Seven Ways to Improve Your Credit Score

One of the first things you must assess when building a new home is your current financial situation: how much cash you have saved for a down payment, your credit score, which bank you’re considering as your mortgage lender. These all play essential roles in determining whether you’re financially ready to build your dream home.

Mortgage lenders determine financial responsibility by the status of your credit score using the FICO method. According to the FICO credit scoring model, anything above 670 is considered a good credit score. The closer your score is to the maximum of 850, the greater the chance you’ll receive more favorable options and interest rates. Therefore, keeping your score in good standing is prominent.

Whether you’re building your credit from scratch or hoping to improve your current score, here are seven strategies to get your credit score in tip-top shape.

Set up Automatic Bill Payments

Never miss another due date! Minimize ongoing debt by setting up automatic monthly payments. Zeroing out your balances monthly avoids incurring interest charges and strengthens your credit score. Consistently making your payments on time also helps build credibility with lenders.

Pay Down Balances

If possible, pay off your credit card statement balances in FULL every month. Reductions in credit card balances help lead to higher credit scores. If you’re unable to pay off your statement balances in full every month, make it a point to reduce high-interest debt first. For example, pay off your Capital One or American Express balance before your auto or federal student loans. Experts suggest keeping your credit utilization ratio below 30% of your credit limit at all times.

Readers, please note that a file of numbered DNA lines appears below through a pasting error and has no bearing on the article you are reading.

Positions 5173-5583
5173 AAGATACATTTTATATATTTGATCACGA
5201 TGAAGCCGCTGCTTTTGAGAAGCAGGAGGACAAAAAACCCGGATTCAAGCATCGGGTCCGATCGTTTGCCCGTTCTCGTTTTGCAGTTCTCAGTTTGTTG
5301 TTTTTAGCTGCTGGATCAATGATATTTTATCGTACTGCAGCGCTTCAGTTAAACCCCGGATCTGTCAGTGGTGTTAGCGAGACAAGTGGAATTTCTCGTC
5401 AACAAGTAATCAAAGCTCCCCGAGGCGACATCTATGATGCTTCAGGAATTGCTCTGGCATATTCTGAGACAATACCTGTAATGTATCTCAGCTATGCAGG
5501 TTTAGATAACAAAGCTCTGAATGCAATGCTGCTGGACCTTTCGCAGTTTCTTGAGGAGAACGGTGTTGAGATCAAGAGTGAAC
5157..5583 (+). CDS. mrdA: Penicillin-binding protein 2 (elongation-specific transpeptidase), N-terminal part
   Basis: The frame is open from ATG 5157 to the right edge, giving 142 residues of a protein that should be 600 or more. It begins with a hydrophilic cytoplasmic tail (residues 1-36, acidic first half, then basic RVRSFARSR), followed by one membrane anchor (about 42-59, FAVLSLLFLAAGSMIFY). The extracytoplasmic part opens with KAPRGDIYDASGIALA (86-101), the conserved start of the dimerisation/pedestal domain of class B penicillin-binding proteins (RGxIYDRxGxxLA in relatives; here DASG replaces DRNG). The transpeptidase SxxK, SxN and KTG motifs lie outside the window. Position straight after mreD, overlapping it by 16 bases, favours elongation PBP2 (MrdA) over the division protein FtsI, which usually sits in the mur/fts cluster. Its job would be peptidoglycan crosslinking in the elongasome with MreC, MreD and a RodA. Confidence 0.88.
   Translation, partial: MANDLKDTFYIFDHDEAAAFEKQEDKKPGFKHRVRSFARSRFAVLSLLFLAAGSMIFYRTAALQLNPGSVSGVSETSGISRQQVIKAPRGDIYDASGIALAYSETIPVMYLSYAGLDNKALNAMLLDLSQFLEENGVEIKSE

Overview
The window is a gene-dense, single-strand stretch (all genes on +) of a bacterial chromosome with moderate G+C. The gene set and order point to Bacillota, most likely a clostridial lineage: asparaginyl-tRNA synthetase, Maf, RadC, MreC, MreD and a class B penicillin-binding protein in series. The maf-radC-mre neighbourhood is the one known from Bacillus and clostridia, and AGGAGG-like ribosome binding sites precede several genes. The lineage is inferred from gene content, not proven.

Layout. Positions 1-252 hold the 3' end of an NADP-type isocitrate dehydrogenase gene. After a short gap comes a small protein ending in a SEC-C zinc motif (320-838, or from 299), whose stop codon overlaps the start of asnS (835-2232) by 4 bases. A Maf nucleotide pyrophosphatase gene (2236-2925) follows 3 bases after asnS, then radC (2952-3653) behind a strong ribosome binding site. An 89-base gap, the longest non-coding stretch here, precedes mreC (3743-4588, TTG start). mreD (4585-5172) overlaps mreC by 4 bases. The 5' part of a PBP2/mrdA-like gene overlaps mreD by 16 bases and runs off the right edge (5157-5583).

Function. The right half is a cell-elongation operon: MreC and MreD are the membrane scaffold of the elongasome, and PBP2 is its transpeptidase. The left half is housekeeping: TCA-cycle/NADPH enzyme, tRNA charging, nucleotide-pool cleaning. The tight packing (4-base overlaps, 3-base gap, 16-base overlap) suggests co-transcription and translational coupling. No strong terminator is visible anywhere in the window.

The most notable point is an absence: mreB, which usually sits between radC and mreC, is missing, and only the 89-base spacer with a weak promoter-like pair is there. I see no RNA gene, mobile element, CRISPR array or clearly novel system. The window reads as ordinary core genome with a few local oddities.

Keep Old Accounts Open

It’s exciting to pay off a credit line, but it’s typically best practice to keep the line open even if the balance is 0. Credit scores benefit from a long credit history. Therefore, closing established accounts will shorten the average age of your accounts and could potentially lower your overall credit score.

Limit New Lines of Credit

A new line of credit means a new hard inquiry on your credit report, which could lead to a decrease in your score. Avoid multiple hard inquiries and new loans you may have difficulty paying. Be smart and only apply for credit you genuinely need after doing ample research.

Monitor Your Credit Score

Get in the habit of tracking your credit score frequently, but remember building credit takes time. Consistently monitor multiple factors that influence your score, such as high balances, late payments, or too many recent hard inquiries. There are many ways to check and monitor your credit score for free through your credit card issuer, bank, or 3rd party apps like Credit Karma.

Create a Budget

Budgeting will prioritize your spending and help you pay off your debt faster. Documenting your earnings allows you to make smarter decisions when tempted to spend on credit. Budgeting takes time and consistency, so find what works best for you and stick to it.

Always Protect Your Information

Your credit score can be drastically affected by credit fraud and credit repair scams. Credit fraud occurs when your personal account is hacked and new accounts are opened in your name. Always be sure to use unique passwords and keep personal information to yourself. Avoid making financial transactions on public Wi-Fi networks. Furthermore, stay clear of credit repair companies that promise to remove negative information from your credit report for a fee. Unfortunately, no company can legally erase information from your file. Avoid spending money on credit repair scams and instead improve your score by utilizing the steps above.

When building with Maronda, we recommend using our preferred lender, RMC Home Mortgage. Although the closer to 850, the better, we have options for credit scores as low as 550 (specific to each division and community). 

Read More Insights